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How to Write an Appreciation Letter to Your Boss

We all want to feel recognized for our efforts, especially at work. When you’re focused on winning your boss’ approval, it might not occur to you to acknowledge them for what they’ve done to help you. In certain situations, sending a formal appreciation letter to your boss is both the polite and the professional thing to do. We’ll explain how to accomplish it in a sincere, polished manner.

What is an appreciation letter?

An appreciation letter is a note that expresses your gratitude for something your boss has done for you. It might be career-related, like giving you a promotion, or something personal, like accommodating when you needed extra time off. 

An appreciation letter can be sent via email, but sometimes giving a handwritten note is even more meaningful.

Why it’s important to send a thank you letter to your boss

Just as it’s the norm to send a thank you note when someone gives you a gift, sending a letter of appreciation is polite when your boss goes out of their way to help you or show you kindness at work. It’s pretty universal that people enjoy knowing when their actions were appreciated. 

An appreciation letter also contributes to your boss’ positive impression of you. They’ll be more likely to consider you for opportunities and favors in the future if they know their past efforts made an impact.

When should you send a letter of appreciation

It’s appropriate to send a letter of appreciation when your boss:

Provides an opportunity

Promotions, raises, and professional development opportunities don’t usually happen without your boss giving them the green light. A formal thank you lets them know their help didn’t go unnoticed.

Does you have a favor

While you don’t need to send an appreciation letter for every small favor, it’s a good idea to recognize when your boss goes above and beyond to help you out, like pushing back a deadline so it doesn’t interfere with your upcoming vacation.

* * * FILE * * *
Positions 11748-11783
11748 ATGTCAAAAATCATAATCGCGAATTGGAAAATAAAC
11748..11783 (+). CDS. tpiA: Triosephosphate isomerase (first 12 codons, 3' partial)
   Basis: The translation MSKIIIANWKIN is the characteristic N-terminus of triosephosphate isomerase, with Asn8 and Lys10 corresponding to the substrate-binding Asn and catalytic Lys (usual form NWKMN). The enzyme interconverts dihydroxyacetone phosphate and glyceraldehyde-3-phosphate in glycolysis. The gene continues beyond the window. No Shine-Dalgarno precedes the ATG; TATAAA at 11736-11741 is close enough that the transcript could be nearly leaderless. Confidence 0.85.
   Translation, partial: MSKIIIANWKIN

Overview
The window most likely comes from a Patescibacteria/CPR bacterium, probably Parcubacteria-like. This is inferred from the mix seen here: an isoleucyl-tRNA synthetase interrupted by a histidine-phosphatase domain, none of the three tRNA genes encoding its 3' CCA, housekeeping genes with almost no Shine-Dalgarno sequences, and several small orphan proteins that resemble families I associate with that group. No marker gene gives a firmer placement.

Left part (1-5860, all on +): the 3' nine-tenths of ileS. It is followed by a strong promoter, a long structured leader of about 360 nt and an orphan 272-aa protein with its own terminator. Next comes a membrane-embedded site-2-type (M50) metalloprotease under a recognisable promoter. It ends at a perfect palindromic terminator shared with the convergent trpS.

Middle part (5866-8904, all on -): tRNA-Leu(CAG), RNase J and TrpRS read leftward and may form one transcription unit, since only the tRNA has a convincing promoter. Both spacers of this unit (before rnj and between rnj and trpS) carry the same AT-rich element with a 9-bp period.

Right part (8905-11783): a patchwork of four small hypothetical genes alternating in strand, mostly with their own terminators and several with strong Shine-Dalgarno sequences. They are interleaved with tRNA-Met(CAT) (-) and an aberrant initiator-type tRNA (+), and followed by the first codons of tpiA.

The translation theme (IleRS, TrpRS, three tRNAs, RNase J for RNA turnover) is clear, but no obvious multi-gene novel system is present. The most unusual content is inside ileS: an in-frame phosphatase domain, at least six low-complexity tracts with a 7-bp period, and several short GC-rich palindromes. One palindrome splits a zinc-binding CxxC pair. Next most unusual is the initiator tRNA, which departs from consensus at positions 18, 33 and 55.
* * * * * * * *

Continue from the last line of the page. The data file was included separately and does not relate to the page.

Offers a kind gesture

When bad things happen–the death of a loved one, for instance–the boss often coordinates sending a flower arrangement or a condolence card from the office. If this happens and you’re the recipient, it’s nice to let your manager know how much the gesture meant to you.

The same goes for other niceties like giving you a birthday or anniversary gift, donating to a cause you’re championing, or lending a listening ear when you need support.

Is leaving the department or company

If your boss is moving into a more senior position or retiring, it’s the perfect time to write them an appreciation letter highlighting the biggest ways they’ve made a positive impact on your time with the company.

What to include in an appreciation letter you your boss

Your gratitude

Begin by clearly stating the reason for your letter and using a phrase like ‘thank you for…’ or ‘I really appreciate…’

Specific details

Give a bit more context on how their actions benefited you and why it was important.

A warm closing

That’s it! Not too much is required for a great appreciation letter. Brief and heartfelt is best.

What you should omit

Overly emotional language or pandering

You don’t want to come across as phony or patronizing, so don’t gush. Keep your letter succinct and sincere.

Sample Appreciation letters to your boss

Formal example

Mr. Michaels, 

I wanted to take a moment to express my sincere thanks for my recent promotion to sales lead. I know you had a lot of qualified external candidates to choose from and that you were taking a chance by selecting a less experienced internal candidate. I value your faith in me and won’t disappoint you. 

I greatly appreciate your coaching and look forward to the continued learning opportunities this new position will offer me. 


Jonathan Spangler

Informal example


I really appreciate you approving my time off request for Friday. I know it’s short notice, and you had to pull some strings to cover my shift. Having me chaperone her field trip will mean the world to my daughter. 

Thanks again, 


As you can see, different styles and levels of formality can work equally well to communicate your message. The important thing is to match the tone of your letter to the overall vibe of your relationship with your boss and use natural language. 

Your boss will feel glad they tried to help you, and you’ll enjoy a continued positive relationship with your supervisor.